Sometimes the best of intentions isn't enough. Writer/director Damon Lemay clearly has a love of filmmaking, because people don't pour the effort into making a feature film if they don't. He might also love the zombie genre in particular, but I suspect that the zombie film gets chosen by a lot of budget filmmakers not because they love the genre but because the basic plot can almost write itself, and the main antagonists, the zombie horde, are not required to have any acting skills other than being able to sit still long enough for the makeup to be applied. However, with love of the genre or not, if the script and acting are lacking then the whole endeavor suffers.
I'm not sure how much I can blame the actors in the case of Zombie Town. The material they had to work with was stilted and forced, and maybe they were doing the best with what they had, but I think actors with more skill could have made the dialogue more palatable. Lemay was going for a horror comedy, so I think a lot of the dialog was supposed to seem ridiculous, but there's a big difference between ridiculous and funny.
There were three main protagonists, a pair of ex-lovers (Adam Hose and Brynn Lucas) and the town jerk (Dennis Lemoine). Of the three, I think Lemoine could have done more with better dialog and better direction, but the character he was given was so artificial that he couldn't do much about it.
In the story, brothers Jake (Hose) and Denton (Phil Burke) are running their father's auto mechanic shop into the ground. Jake is clueless about cars despite having been a mechanic for several years, and can't seem to bring himself to care whether the business goes under or not. Jake and Denton head out into the woods to haul what appears to be an abandoned pickup truck, where they run into Jake's ex Alex (Lucas), who's back in the area after her mother's death. It turns out the truck belongs to some hunters who were all either slaughtered by, or became, zombies, and the infection appears to be spreading to the nearby small town of Otis. Otis has recently been cut off from the rest of civilization by a gas truck accident on the only highway leading to town, so the locals are on their own.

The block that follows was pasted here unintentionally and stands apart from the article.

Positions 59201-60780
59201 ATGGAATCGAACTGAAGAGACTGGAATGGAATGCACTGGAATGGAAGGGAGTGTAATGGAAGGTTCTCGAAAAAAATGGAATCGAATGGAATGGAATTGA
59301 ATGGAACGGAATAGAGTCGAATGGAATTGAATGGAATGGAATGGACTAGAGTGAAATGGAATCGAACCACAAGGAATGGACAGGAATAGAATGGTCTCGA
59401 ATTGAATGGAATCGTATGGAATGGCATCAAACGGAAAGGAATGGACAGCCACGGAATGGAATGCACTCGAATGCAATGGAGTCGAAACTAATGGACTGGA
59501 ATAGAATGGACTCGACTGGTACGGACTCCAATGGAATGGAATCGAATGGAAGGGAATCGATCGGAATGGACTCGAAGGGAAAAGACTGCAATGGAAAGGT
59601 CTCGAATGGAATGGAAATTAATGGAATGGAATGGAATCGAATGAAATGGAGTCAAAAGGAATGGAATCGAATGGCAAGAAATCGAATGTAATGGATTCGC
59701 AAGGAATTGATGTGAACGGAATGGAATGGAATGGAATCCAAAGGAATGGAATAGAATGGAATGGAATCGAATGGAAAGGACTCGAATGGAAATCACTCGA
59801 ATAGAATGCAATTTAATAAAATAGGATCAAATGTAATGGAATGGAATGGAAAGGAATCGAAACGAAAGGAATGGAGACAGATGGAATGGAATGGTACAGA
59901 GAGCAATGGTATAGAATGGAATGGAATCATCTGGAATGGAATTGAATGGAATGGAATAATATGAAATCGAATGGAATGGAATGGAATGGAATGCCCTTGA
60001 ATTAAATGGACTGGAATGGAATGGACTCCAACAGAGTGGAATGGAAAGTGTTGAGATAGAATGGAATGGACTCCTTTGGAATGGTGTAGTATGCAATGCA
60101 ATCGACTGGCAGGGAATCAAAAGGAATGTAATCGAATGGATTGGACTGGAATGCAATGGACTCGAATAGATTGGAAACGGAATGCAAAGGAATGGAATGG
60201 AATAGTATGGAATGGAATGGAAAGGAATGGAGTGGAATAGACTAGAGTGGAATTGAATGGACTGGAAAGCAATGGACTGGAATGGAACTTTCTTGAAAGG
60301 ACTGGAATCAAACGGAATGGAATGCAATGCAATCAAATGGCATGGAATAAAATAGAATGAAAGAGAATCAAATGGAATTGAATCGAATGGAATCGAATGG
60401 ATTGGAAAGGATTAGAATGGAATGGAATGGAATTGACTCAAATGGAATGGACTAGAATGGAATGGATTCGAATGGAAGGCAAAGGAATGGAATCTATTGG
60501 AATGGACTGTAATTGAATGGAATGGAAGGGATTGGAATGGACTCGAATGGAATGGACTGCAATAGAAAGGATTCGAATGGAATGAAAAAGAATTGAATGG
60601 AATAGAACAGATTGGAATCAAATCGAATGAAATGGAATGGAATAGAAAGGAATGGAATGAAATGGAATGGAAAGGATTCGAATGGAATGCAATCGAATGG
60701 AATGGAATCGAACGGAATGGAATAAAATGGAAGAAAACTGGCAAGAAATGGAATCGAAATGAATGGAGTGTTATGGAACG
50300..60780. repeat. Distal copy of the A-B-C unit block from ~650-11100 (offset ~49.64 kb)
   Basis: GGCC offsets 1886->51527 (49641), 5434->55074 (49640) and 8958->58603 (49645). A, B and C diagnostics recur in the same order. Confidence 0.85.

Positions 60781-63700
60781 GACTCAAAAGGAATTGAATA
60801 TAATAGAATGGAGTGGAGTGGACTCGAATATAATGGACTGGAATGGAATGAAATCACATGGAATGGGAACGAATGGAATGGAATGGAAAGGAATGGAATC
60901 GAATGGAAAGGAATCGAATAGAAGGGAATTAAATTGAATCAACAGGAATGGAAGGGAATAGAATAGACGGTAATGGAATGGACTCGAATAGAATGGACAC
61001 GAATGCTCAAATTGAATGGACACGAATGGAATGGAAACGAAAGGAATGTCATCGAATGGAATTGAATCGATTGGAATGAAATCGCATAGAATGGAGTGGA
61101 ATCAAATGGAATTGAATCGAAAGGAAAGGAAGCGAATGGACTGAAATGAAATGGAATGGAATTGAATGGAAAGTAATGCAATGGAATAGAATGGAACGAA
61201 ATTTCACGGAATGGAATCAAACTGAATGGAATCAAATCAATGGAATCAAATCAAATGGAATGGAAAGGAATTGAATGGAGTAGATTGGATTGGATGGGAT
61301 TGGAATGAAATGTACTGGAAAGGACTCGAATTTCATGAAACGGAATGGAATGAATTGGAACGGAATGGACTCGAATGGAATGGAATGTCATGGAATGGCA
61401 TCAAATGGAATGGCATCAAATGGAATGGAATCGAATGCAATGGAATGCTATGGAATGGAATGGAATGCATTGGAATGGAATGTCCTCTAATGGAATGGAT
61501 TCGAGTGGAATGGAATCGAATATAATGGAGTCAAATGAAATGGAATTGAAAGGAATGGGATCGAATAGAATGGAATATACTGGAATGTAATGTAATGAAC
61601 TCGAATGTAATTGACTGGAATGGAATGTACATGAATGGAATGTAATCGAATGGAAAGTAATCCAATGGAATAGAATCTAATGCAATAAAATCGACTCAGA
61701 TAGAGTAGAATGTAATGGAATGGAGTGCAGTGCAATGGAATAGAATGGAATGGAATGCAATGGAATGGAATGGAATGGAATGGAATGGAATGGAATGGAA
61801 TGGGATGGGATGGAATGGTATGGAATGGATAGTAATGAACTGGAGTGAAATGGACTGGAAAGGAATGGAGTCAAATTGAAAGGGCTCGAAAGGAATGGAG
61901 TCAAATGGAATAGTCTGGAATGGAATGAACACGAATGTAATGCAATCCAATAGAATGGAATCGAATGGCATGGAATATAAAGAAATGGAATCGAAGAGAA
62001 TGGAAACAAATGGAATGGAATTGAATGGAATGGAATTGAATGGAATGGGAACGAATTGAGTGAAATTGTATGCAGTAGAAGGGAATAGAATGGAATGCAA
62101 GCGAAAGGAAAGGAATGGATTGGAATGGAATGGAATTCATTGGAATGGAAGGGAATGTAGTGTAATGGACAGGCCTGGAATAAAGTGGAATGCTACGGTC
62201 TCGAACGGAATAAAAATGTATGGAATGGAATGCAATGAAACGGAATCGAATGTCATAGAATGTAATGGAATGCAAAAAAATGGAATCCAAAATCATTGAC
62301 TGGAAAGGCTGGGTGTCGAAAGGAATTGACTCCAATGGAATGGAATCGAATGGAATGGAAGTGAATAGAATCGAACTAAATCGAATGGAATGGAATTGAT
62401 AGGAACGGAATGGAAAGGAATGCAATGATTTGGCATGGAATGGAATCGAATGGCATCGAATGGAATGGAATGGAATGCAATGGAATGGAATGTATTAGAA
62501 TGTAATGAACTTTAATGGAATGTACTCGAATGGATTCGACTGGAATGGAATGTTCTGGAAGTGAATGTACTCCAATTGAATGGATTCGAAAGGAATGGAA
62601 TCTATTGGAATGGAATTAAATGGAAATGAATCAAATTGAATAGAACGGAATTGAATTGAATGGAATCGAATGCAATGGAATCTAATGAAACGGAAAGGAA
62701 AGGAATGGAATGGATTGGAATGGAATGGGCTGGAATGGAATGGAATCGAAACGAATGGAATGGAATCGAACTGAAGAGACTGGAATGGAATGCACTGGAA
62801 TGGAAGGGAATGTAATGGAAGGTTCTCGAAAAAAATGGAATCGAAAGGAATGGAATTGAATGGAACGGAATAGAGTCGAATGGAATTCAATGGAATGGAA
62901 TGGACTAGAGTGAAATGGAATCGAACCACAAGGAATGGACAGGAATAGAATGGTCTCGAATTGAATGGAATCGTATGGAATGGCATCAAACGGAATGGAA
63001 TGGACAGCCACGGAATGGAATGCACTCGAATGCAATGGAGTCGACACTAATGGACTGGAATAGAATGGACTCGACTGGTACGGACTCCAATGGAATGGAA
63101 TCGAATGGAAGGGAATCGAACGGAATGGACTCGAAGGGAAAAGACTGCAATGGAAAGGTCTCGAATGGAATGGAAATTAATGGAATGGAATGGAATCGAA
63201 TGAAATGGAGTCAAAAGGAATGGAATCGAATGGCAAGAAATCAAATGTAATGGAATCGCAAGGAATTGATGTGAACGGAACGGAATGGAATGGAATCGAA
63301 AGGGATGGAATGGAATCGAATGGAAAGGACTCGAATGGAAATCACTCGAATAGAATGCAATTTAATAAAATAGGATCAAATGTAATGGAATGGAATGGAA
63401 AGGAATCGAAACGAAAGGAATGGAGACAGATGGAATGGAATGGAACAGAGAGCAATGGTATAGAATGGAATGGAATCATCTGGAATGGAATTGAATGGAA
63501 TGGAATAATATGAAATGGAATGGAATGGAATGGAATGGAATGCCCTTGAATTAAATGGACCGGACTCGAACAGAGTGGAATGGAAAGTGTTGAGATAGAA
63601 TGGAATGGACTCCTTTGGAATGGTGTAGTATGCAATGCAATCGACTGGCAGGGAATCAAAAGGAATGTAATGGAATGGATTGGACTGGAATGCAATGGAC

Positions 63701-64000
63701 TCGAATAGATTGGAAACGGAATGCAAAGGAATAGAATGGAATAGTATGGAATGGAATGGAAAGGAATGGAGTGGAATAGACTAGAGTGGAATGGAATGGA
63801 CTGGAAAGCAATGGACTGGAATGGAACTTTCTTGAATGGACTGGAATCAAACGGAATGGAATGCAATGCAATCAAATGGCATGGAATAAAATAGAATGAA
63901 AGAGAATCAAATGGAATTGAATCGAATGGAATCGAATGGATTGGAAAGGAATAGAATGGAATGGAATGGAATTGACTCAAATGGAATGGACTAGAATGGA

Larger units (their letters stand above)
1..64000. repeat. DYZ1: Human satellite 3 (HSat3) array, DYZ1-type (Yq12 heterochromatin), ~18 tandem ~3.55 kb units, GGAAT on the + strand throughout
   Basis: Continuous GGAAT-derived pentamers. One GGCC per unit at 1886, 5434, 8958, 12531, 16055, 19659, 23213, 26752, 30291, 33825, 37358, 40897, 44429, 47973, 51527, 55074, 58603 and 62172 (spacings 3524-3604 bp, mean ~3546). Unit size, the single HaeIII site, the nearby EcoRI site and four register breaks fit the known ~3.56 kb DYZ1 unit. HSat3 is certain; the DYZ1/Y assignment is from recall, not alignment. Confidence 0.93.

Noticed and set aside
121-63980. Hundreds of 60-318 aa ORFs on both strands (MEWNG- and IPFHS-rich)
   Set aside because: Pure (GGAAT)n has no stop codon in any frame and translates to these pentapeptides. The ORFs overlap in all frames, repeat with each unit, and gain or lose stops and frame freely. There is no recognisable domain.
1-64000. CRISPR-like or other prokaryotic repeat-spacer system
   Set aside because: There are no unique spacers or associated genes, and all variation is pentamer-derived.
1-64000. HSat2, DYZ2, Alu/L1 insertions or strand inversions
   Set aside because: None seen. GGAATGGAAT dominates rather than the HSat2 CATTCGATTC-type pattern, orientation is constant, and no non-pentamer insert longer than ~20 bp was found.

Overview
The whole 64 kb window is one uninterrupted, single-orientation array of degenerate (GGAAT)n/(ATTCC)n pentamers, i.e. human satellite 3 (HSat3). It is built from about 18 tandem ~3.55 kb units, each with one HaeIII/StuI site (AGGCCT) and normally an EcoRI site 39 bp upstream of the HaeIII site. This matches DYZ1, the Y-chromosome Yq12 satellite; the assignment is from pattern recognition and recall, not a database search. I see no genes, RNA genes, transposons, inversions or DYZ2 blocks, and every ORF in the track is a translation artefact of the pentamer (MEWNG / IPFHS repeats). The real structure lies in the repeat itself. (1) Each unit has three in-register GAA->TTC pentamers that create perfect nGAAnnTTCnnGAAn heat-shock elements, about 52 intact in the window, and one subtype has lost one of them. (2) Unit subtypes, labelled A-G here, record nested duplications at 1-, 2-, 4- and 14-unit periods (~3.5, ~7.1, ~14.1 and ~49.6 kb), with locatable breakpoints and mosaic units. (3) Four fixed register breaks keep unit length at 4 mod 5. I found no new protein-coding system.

I have to say I liked the first five minutes of the movie, which showed the beginnings of the infection with the hunters who owned the truck. It was corny, but it drew me in and made me interested. Once the main story started, though, things started going downhill almost immediately. This trend continued until about two-thirds of the way through, when action took over the plot, and then things picked up again to a passable conclusion. I just wish the rest of the movie had been able to hold it together.
Another thing I did like about this film was the zombie concept, although it had some flaws as well. The zombies are people who have been infected by a mutant slug. The slug injects some kind of chemical into the host's nervous system, destroying most of the brain except the part that controls aggression. The slugs can reproduce asexually, so if a slug is by itself inside a host, it can produce more slugs, which can then be passed to other hosts through the bloodstream. The obvious flaw with this is the transmission from host to host. The slugs seem to reproduce simply by dividing, like a one-celled animal, so it's not like there are lots of eggs floating around inside the zombie. To pass into a new host means that there must be a slug hanging out in the zombie's mouth, waiting for him to bite someone so it can quickly scamper into the open wound of the new host. This seems farfetched at best. And if I misunderstood the infection process, well, it probably could have been explained better.
Watching the movie was a little like watching someone build a model airplane with mittens on. They know what the final product should look like, and they can get the general shape right, but the end result doesn't quite come together smoothly. I can see what Lemay was going for, but he just didn't get there.